In 1959, Kyle invited Alan to participate in a group show of the New York School in the March Gallery on 10th Street in 1959.

Shortly after the March Gallery Invitational, Alan met Vincent Melzac, renowned owner of “The Vincent Melzac Collection of American Art”.  Melzac, later to become a CEO of the Corcoran, was on his way to establishing what is said to be one of the earliest and boldest collections of abstract expressionist paintings.

By 1960, Alan Fenton was included in the Melzac Collection along with Jack Bush, Willem de Kooning, Kenneth Noland, Morris Louis, Franz Kline and Jackson Pollack.

For the next 29 years, Vincent was Alan’s collector, proponent, dealer and close personal friend. Alan was devastated when Vincent died suddenly in 1989.

In the 60’s, Alan had group shows in New York, San Francisco, Boston and Connecticut. He had a well-received one-man exhibition at Pace Gallery and Stratford, CT. In the early through mid 60’s he did mostly large paintings, having moved away from expressionistic brush strokes into color field lines and squares.

In 1966, he persuaded his real estate developer father-in-law to purchase the historic Tiffany factory at 333 Park Avenue South to convert into loft spaces for artists. Attracting an array of luminaries, Alan created and managed one of Manhattan’s first live/work buildings. This landmark building with its laundry list of luminary residents, visitors and events (i.e., a Rolling Stones party) became Alan’s “factory” and folded into his art.

In 1968, Alan’s son, David, was born and he began to teach at Pratt Institute in Brooklyn, NY.

Alan went into his mature work in the 1970’s called “the transition series.” These were Asian-inspired “landscapes” of split two-color flat works with one color transition descending from above, with a corresponding color transition ascending from below. The pressure of opposing colors energizes along the central axis and creates a light. This light creates a third color that the eyes automatically mix. Each color exists inseparably and a creates a “glow.” Although the paintings may look simplistic the colors must be matched to precision or no go - no glow.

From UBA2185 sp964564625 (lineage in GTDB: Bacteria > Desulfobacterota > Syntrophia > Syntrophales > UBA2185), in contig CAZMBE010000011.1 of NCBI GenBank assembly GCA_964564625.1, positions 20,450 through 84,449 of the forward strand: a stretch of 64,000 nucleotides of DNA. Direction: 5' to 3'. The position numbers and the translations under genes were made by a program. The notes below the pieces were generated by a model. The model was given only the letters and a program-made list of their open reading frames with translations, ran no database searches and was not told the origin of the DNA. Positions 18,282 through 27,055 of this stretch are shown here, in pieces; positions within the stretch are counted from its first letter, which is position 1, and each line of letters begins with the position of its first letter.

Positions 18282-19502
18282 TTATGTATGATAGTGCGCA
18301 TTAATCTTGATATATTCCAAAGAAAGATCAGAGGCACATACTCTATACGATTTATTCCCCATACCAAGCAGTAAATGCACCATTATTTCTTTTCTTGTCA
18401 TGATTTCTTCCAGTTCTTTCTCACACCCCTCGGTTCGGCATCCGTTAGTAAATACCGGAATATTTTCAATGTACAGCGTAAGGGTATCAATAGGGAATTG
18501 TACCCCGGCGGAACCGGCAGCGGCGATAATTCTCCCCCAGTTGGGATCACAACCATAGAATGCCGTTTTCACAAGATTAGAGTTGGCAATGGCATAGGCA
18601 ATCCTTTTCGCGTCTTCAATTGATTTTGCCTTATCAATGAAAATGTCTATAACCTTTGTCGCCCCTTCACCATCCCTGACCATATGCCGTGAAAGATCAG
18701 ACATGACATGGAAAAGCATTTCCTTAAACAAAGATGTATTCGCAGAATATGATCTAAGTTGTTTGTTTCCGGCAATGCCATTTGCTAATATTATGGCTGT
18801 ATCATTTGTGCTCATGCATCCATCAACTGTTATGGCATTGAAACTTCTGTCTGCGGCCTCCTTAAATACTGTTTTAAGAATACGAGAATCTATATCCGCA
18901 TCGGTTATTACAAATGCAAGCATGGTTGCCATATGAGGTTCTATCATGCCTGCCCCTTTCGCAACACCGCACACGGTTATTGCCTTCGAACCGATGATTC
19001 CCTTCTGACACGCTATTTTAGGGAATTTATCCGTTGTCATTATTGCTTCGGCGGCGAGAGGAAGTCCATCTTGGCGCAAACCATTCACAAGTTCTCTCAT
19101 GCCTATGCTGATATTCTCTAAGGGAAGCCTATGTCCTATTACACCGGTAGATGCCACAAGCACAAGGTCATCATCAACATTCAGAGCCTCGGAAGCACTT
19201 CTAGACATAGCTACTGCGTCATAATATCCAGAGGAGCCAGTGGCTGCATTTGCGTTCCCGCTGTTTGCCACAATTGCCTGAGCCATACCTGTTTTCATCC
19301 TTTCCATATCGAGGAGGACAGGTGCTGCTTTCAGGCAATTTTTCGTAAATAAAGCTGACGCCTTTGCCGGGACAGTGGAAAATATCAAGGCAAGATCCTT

So elaborate was this process that Alan made blueprints out of pencil, termed “studies” and watercolors on paper called “washes” to indicate where the horizon would appear. In 1977, the Phillips Museum, cosponsored with the University of Iowa Museum of Art, organized “Washes and Drawings”, a solo exhibition that opened at the Phillips Collection Gallery in Washington DC. The show traveled to the Iowa Museum of Art, the North Carolina Art Museum and the Fort Wayne Museum of Art.

In the 80’s, Vincent was selling Alan’s work in Japan, but Alan’s painting had slowed due to problems with his hands and his wife’s health. After Vincent died in 1989, Alan sold his NYC studio and returned to Cleveland to take care of his teenage son and move his MS-stricken wife into a full-care nursing home.

In the 90’s, Alan started to “recycle” some of his older work. He cut pieces out of his big paintings and washes and mounted them inside small acrylic cubes and clear box frames. In 1998, he purchased a storage space large enough for him to use as a studio and resume work. Alan passed away suddenly on January 1, 2000 from a sepsis infection.

Alan’s solo exhibitions included the Pace Gallery in New York City, Phillips Collection in Washington, DC, Isetan Galleries in Tokyo, the New York Cultural Center Museum, Barbara Fiedler Gallery in Washington and the Iowa, Fort Wayne, North Carolina and Houston Museums of Art.

Selected group shows included the Corcoran Gallery in Washington DC, Larry Aldrich Museum, Ridgefield, CT and Pace Gallery in Boston and?New York, Cleveland Museum and galleries throughout the United States, Europe and the Far East.

The artist had been reviewed in Art News, Arts Magazine, The New Yorker, The New York Times, the New York Post, the Village Voice and Art International.

Fenton is listed in Who’s Who: In The World, In America, In the East, In Arts and Antiques and In American Art, as well as in the Blue Book of Great Britain, Dictionary of International Biography and Dictionary of American Artists.

His bio also appears in the Gallery of Art Magazine published by the Library of Congress, Catalogue 875-153646.Phillips Collection Catalogue “Alan Fenton”, published 1977, and Contemporary Art Museum of Houston, Catalogue published 1977.